Wastewater network upgrade for Browns Bay
Wastewater network upgrade for Browns Bay to be decided February 10, 2003
North Shore City councillors are this week (tomorrow, February 11) expected to decide which wastewater network upgrade and storage option to pursue in Browns Bay, as part of Project CARE, the council's 20-year programme to improve beach water quality.
Three options were presented to East Coast Bays residents and businesses last November and December.
North Shore City's works and environment committee chairperson, Joel Cayford, says 14 options were investigated before three were selected for the public to consider.
"We have undertaken a wide consultation programme and have spoken to many individuals and groups in the community, including representatives of iwi," Councillor Cayford says.
"More than 8000 newsletters inviting the public to attend a meeting or view the video display to find out about the options, were delivered to homes in the East Coast Bays. Businesses were also visited and detailed information packs outlining each of the options were posted to interested individuals and groups."
Information and a feedback form were also available on the North Shore City Council web site www.northshorecity.govt.nz/waterinfo
Written and verbal feedback received on the options favoured option one, the large sewer, to upgrade the wastewater network and provide storage following heavy rain. This ranked ahead of building an underground storage tank either in the Esplanade Reserve or adjacent to the Browns Bay pumping station, near Browns Bay beach. With both the storage tank options the network upgrade would still need to be done in future years.
North Shore City's water services general manager, Geoff Mason, says 48 of the 59 written responses received during the consultation supported option one.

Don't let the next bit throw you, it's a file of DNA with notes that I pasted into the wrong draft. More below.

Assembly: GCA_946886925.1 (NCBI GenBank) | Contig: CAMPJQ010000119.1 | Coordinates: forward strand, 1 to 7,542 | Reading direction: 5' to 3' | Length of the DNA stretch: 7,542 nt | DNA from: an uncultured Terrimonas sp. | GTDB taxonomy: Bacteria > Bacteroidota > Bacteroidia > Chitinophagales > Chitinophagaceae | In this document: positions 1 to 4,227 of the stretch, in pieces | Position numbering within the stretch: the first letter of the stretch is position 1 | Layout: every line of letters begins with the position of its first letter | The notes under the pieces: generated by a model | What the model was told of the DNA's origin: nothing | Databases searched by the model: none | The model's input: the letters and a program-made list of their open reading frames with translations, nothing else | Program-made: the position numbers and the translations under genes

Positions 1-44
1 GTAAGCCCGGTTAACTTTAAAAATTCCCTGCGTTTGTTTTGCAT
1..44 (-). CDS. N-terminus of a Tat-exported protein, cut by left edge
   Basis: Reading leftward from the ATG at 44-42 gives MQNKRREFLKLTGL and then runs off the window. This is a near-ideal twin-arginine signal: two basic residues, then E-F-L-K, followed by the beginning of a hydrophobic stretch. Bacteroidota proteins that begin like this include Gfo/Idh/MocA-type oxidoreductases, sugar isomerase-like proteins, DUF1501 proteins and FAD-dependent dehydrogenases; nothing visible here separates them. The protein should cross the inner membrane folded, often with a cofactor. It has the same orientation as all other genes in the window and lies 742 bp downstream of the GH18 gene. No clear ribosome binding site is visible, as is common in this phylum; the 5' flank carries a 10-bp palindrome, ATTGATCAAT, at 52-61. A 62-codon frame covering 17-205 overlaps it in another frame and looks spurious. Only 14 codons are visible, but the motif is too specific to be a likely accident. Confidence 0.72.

Reasons given by the public included: 'do all the work at once'; 'avoid storage tanks'; 'best long-term solution'; and 'less disruption', Mr Mason says.
"While the large sewer has received public support, it will cost more than the storage tank options. Funding allocated in the long term financial plan for the sewer network upgrade in future years will need to be brought forward and the shortfall met by deferring projects that are still in the investigation stages and are less urgent," he says.
Councillors will review the results of the consultation and are expected to reach a decision at tomorrow's works and environment committee meeting. A decision in favour of the large sewer would clear the way for planning to continue, with an expected project start date of later this year or early 2004. The project is expected to take up to 18 months to complete.
Joel Cayford says North Shore City Council is happy to hear from any businesses or residents with concerns, with a view to reducing inconvenience that may result from the work.
"Early planning is under way to minimise the impact of construction on the community and everything possible will be done to maintain access to all homes and business premises at all times.
"We appreciate that the commercial viability of the Browns Bay Centre is important to business owners and operators, and the community as a whole. Our policy is to maintain an open door to those concerned, with a view to resolving any difficulties before the project begins.
"We anticipate releasing a newsletter updating the community on the council's decision in the near future," Councillor Cayford says.
Members of the public are invited to call North Shore City Actionline on 486 8600 if they have any concerns or would like more information on the Browns Bay wastewater network and storage upgrade programme.